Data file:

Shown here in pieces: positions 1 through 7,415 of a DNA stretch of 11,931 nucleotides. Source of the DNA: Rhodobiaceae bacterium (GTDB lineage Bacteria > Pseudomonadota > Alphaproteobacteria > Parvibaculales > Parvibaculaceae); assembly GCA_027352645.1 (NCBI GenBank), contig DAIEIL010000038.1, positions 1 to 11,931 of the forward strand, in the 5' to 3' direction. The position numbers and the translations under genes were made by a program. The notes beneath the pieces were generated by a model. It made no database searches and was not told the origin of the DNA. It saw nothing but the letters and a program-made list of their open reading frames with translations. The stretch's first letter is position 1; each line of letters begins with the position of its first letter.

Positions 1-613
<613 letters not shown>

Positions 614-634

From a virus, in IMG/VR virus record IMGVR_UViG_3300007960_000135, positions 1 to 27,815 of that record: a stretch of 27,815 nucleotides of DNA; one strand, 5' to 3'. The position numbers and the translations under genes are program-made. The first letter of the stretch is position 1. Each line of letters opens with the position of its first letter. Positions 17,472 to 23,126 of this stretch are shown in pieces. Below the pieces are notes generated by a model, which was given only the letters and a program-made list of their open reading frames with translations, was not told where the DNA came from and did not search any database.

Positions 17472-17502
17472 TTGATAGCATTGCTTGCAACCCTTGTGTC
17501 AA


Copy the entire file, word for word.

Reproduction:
Shown here in pieces: positions 1 through 7,415 of a DNA stretch of 11,931 nucleotides. Source of the DNA: Rhodobiaceae bacterium (GTDB lineage Bacteria > Pseudomonadota > Alphaproteobacteria > Parvibaculales > Parvibaculaceae); assembly GCA_027352645.1 (NCBI GenBank), contig DAIEIL010000038.1, positions 1 to 11,931 of the forward strand, in the 5' to 3' direction. The position numbers and the translations under genes were made by a program. The notes beneath the pieces were generated by a model. It made no database searches and was not told the origin of the DNA. It saw nothing but the letters and a program-made list of their open reading frames with translations. The stretch's first letter is position 1; each line of letters begins with the position of its first letter.

Positions 1-613
<613 letters not shown>

Positions 614-634

From a virus, in IMG/VR virus record IMGVR_UViG_3300007960_000135, positions 1 to 27,815 of that record: a stretch of 27,815 nucleotides of DNA; one strand, 5' to 3'. The position numbers and the translations under genes are program-made. The first letter of the stretch is position 1. Each line of letters opens with the position of its first letter. Positions 17,472 to 23,126 of this stretch are shown in pieces. Below the pieces are notes generated by a model, which was given only the letters and a program-made list of their open reading frames with translations, was not told where the DNA came from and did not search any database.

Positions 17472-17502
17472 TTGATAGCATTGCTTGCAACCCTTGTGTC
17501 AA